Coopers Arms


Opening Times - Re-Opening Soon

We are planning on reopening a garden only service as from 12th April, Government guidelines permitting.

Whilst we hope that we will be able to enjoy the same weather as we had last April we have taken the precautions of putting more of our garden under cover to try to protect our customers from the rain.

It is advisable to book rather than to be disappointed and it will be dealt with on a first come first served basis of who manages to get a table under cover although we will try our best to plan tables to get the maximum coverage from the elements.

To make a reservation please call: 01634 404298.

Tables are being booked on a maximum of 6 per table and can only be reserved for a maximum of 3 hours unless your table has not been reserved after you.

We are hoping that our kitchen will be reopening shortly after opening and will only be operating a limited menu for a while. It is planned that the kitchen, once opened, will be serving Fridays, Saturdays and Sundays from 12 noon until 2.30pm. More details will be advertised once a final opening date has been decided upon.

We look forward to seeing you all soon.

About the Coopers Arms

Be sure of a warm welcome at the Coopers Arms and enjoy a meal by the fire, or weather permitting eat alfresco in our pretty garden. Sample one of the many carefully nurtured cask ales, you may find the famous Black Sheep or London Pride alongside Kentish beers.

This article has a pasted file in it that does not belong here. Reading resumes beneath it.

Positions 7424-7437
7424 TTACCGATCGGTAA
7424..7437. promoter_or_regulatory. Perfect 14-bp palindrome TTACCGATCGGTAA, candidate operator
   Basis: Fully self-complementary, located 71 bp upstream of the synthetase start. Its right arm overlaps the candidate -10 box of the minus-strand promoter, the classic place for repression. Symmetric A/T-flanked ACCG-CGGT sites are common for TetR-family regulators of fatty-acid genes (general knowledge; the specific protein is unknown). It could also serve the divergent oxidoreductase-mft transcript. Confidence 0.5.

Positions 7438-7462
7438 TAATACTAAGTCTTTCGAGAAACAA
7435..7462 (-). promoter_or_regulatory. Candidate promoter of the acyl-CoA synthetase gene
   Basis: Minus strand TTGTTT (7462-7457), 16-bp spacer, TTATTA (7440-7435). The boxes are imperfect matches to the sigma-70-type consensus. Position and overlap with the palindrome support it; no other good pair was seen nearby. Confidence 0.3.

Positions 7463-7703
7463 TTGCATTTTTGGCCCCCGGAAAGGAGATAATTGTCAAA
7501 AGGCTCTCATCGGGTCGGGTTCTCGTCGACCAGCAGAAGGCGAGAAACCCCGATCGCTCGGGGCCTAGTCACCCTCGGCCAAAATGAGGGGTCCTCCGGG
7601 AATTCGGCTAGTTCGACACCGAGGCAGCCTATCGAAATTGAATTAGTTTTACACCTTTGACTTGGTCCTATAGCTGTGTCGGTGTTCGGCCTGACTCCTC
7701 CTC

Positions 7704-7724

A Little Pub History

The Inn known as the Coopers Arms was built during the reign of Richard 1 (1189-1199). The first recorded inhabitants of the house were the monks from nearby St Andrews priory who were renowned for brewing ales and wine. After falling into disrepair during the dissolution of the monasteries.

The Coopers Arms finally opened its doors as an Inn in 1543 and has been serving fine cask beers ever since.

Over the years the inn has undergone many such changes but still retains its original charm and character.

There is also the legend of a ghost, a member of the Brethren of Coopers, who was walled up and left to die for committing some unforgivable sin against the ancient order and who appears once a year in November, in the dark of night.

But ghosts permitting the inn still gives out that same glow of warmth and hospitality that is has done for centuries, so stay a while and reflect on bygone days.

Make a Day of it

Rochester is an ancient town with many associations with Charles Dickens. Not many towns in England can boast a castle and a cathedral side by side.

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